In this delicious murder mystery we are introduced to Jeremy Wadlington-Smythe, a newcomer to the wonderful world of the whodunnit. In this novel, the first of the series, Jeremy, an accomplished orchestral conductor with a unique view of his mission, accepts an engagement to lead a major American symphony orchestra only to find himself in the midst of murder and mayhem.
Jeremy is recruited by the president of the board of a major American orchestra because of his unorthodox approach to the business of orchestral music making. He has managed simultaneously to make himself very successful as a conductor with a much larger than typical following as well as one who is mistrusted by the administrators of the orchestras he conducts because his approach is in direct contradiction to the, by now, century old paradigm in which they are floundering.
©2013 Leonard F Bogat (P)2013 Leonard F Bogat
Love books! Classics and lighter fiction, mysteries (not too violent please :-). And selective non-fiction--whatever takes my fancy.
I'm sorry. This book just got on my nerves. Thought it would be very interesting; surely it had all the ingredients to have been. Though there had been no Audible reviews, the Amazon (paper book) reviews made it sound good. And it probably is in that format.
Almost from the start I felt the whole thing was very off-putting. It began okay--a wealthy backer considering how to bring talent to the city's orchestra and help audiences enjoy the music more and obviously pay more for their annual subscriptions. So they invite British conductor Jeremy Wadlington-Smythe to come to America to lead the orchestra. He is a conductor with the ability to bring music to an audience in very creative ways. He views it as a challenging opportunity to bring music to life in new ways. That's where the book starts going downhill. Even before the mystery part begins.
Although there is a lot of "insider" sort of exposure to the backstage workings of how the creative moment seen by the audience is actually much more down and dirty deals, which has interest, to me that was overpowered by what was either bad writing or bad narration (I'm not sure which). It was artificial, pompous, stilted, and I cringed at the conversations between people that used such perfect grammar it was simply unrealistic. Average people simply don't converse so formally.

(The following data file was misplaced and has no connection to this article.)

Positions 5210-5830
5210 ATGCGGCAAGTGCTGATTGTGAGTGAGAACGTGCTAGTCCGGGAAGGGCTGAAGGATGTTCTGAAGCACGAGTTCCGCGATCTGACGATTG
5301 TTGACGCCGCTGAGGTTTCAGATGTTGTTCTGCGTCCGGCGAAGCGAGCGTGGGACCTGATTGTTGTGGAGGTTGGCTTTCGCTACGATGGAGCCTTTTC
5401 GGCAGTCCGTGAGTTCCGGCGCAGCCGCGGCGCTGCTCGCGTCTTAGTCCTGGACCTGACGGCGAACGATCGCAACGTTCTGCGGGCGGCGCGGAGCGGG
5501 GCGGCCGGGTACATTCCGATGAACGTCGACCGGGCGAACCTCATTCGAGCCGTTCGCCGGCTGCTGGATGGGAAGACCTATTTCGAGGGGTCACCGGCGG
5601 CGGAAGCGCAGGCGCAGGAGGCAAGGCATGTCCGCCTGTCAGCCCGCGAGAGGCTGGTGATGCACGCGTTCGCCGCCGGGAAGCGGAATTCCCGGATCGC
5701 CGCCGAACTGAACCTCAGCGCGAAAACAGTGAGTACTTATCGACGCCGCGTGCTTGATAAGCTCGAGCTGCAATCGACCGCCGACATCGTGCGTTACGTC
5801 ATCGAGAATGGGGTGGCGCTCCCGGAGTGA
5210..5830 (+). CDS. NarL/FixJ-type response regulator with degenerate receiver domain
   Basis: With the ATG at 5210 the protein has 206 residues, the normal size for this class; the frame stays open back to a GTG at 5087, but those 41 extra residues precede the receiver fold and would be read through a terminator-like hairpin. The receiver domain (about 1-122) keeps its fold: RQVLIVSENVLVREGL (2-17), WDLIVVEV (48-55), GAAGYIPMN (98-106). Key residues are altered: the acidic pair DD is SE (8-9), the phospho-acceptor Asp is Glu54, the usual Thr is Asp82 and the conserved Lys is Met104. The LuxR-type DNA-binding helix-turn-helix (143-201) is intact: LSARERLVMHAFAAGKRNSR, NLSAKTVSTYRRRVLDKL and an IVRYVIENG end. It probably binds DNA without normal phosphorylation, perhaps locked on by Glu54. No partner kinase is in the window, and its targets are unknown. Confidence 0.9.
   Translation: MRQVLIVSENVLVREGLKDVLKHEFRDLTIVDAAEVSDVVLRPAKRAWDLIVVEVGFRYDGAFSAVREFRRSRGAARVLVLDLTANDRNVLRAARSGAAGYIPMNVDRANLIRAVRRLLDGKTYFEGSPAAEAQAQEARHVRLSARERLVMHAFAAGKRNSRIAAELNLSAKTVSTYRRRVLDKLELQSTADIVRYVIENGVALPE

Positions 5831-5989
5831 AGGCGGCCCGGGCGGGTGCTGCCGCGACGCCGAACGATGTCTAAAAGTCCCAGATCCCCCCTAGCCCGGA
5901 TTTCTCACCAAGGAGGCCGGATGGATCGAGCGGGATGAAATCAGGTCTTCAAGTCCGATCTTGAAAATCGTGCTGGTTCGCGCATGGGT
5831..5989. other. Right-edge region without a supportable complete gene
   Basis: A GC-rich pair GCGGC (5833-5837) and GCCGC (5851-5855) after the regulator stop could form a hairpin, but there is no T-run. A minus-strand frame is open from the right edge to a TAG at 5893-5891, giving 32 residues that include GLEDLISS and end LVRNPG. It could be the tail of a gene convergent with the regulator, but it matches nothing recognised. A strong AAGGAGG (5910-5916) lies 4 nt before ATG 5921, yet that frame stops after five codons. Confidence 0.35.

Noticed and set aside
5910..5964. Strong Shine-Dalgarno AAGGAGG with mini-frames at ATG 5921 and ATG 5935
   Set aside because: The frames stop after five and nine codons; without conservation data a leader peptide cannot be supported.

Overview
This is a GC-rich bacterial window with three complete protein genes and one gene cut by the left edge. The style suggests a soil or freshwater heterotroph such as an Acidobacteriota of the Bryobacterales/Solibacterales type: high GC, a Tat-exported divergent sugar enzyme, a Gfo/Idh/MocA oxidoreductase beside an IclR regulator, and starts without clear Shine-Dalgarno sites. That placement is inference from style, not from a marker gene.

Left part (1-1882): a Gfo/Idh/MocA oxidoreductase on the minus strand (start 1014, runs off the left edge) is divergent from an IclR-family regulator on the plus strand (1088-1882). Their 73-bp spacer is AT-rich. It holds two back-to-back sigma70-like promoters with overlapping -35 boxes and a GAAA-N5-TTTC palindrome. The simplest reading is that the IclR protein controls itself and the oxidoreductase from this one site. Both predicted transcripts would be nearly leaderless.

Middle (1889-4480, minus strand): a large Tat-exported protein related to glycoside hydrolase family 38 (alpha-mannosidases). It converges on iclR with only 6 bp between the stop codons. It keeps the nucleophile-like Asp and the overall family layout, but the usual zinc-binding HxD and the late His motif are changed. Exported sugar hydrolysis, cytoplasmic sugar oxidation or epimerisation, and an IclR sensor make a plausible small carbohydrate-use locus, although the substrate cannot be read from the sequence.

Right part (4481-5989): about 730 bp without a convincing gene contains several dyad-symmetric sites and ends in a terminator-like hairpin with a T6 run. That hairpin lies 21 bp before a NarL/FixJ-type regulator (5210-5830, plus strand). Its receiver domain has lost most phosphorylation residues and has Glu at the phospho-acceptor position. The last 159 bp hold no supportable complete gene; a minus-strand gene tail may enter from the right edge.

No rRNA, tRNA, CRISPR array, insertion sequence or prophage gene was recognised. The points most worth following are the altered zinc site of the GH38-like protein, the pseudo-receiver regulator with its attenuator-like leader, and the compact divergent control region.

Found it ironic that a book about creating music, beautiful sounds, wound up being one where the sounds of listening to it read aloud were just pretty awful. I gave it more stars than I personally felt it warranted because the people who had commented on the written book seemed to like it so much that I suspect it might be better in that version.
The story really kept me on my toes, and with the great descriptions of the individual characters passions for music I feel I have both a new knowledge and a new appreciation for symphonies.
Yes! I love murder mysteries and this was an easy listening, especially with the soothing and captivating voices.
This is one I will listen to again and again!
Yes. The sociolect complemented the story and especially the main charater well.
The realism of the orchestral plight, especially with the management and the soloists. Except for the murders the story line could be almost any American classical group.
The main character, Jeremy Wadlington-Smythe. Again the sociolect was superb. His voice created for me the air of royalty and the sophistication of many classical musicians.
When the music critic realized that she had not been writing for the populace but for the popular.
The roughness of the detective is a wonderful contrast to the refinement of the other cast.
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